Read Scorpius by JohnGardner Online


When the body of a mysterious woman is found to be carrying the phone number of James Bond, Bond is called in by M to help the investigation. But before he can even reach headquarters he is nearly run off the road in a high-speed motorway chase. Someone wants Bond dead. When Bond discovers that the woman was a member of a cult society known as "The Meek Ones", with murky lWhen the body of a mysterious woman is found to be carrying the phone number of James Bond, Bond is called in by M to help the investigation. But before he can even reach headquarters he is nearly run off the road in a high-speed motorway chase. Someone wants Bond dead. When Bond discovers that the woman was a member of a cult society known as "The Meek Ones", with murky links to a wealthy arms dealer. Soon, hideous acts of terrorism begin to roll out across Britain and Bond finds himself in a race against time to track down the faceless criminal behind the horror ......

Title : Scorpius
Author :
Rating :
ISBN : 9780399133473
Format Type : Hardcover
Number of Pages : 319 Pages
Status : Available For Download
Last checked : 21 Minutes ago!

Scorpius Reviews

  • Thomas Strömquist
    2018-11-20 06:15

    Gardner's 7th and now he's really starting to get things right! Even if we're still seeing traces of the movie Bond, the agent we meet in 'Scorpius' feels much more like Fleming's than in the earlier books. He even makes mistakes and owes quite a lot to luck and stamina, more than elegance and 'superhero' stuff. Gardner has also given up on trying to fit an aging Bond into the world and situations where he most often finds himself - instead he chooses not to focus, or even mention his age. Simple and working solution! Megalomanic grand plans and strange motivations and actions by a "super-villain" feels like par for the course and all the other ingredients are in place. Gardner has a tendency to sometimes explain too much, to tell but not show and also to use some odd narrative grips such as "hiding" things from the reader. Not by telling us after the fact, but by, for example, in the midst of a "normal dialogue" add something like "Bond said another five words" - revealing some ingenious plan to the other character, but obviously managing to conceal this from the omniscient third person narrator... The book was such a nice surprise though, so I managed to overlook the few measly points such as these I had (and the fact that there was a part that was quite slow...) and hit this with 4 shining stars! Oh, and Gardner's meta-joke about Bond watching "The Untouchables" on a transatlantic flight featuring "one of his favorite actors playing an Irish policeman" - love it!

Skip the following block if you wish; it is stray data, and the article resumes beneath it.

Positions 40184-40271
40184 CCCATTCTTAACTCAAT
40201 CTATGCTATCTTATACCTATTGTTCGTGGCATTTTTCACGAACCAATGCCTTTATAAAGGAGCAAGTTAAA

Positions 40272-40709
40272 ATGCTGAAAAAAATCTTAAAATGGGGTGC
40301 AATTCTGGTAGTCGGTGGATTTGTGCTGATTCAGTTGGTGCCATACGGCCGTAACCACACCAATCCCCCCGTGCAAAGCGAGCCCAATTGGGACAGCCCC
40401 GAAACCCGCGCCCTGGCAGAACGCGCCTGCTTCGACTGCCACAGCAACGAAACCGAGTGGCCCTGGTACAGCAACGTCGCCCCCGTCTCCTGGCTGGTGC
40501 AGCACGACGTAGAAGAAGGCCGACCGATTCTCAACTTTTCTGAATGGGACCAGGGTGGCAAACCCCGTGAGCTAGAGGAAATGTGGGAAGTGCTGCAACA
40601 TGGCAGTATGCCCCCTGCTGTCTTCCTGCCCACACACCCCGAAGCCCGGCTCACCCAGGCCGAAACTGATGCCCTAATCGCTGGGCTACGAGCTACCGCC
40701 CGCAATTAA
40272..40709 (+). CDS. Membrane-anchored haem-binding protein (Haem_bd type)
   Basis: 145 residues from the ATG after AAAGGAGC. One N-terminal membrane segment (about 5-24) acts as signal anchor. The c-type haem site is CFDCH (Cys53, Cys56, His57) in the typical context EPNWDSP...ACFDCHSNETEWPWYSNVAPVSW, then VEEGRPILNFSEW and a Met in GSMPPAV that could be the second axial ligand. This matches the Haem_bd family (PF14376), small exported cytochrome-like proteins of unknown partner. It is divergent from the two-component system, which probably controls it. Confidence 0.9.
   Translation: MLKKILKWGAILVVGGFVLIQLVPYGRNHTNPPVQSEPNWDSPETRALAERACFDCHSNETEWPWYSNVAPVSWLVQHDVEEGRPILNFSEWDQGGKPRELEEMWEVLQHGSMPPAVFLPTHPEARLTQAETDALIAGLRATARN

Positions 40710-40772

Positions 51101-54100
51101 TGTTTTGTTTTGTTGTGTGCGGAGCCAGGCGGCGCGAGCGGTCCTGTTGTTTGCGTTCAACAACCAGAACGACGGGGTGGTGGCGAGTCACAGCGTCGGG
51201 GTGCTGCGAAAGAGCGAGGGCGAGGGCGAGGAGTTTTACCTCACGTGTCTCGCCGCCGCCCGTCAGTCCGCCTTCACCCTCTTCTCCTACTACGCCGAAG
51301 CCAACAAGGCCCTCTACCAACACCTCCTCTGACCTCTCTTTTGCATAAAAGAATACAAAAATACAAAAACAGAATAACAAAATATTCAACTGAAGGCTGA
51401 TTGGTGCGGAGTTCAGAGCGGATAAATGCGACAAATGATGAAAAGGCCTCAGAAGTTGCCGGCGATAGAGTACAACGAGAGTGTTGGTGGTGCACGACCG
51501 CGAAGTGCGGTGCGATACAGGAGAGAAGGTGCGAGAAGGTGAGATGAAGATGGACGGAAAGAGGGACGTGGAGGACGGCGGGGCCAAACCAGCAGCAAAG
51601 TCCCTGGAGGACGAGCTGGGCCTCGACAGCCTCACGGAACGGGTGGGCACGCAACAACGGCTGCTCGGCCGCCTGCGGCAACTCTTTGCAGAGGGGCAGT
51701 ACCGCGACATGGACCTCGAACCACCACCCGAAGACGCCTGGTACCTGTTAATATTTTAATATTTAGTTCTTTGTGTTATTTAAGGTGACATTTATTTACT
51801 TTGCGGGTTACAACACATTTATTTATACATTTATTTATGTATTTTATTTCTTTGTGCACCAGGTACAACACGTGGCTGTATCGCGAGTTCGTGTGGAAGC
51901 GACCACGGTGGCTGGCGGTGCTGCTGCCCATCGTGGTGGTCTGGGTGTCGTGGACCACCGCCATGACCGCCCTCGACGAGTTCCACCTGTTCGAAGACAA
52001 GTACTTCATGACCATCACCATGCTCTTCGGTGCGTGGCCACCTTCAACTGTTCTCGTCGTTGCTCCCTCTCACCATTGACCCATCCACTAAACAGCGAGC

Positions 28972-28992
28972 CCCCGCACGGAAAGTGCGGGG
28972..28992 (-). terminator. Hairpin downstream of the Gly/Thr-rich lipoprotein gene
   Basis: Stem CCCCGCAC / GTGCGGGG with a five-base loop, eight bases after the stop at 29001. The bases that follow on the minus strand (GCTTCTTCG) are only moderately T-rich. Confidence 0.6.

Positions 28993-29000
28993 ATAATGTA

• John Keegan
    2018-12-03 05:04

    Surprisingly good, given some of the weaknesses of the Gardner era, and a bit chilling when considered from the post-9/11 mindset. It's very interesting to read a book from the 1980s, where the notion of radical religion-fueled suicide bombings in the West is something the intelligence community sees as beyond the pale. If written today, I imagine there would be much less shock, and much more world-weariness...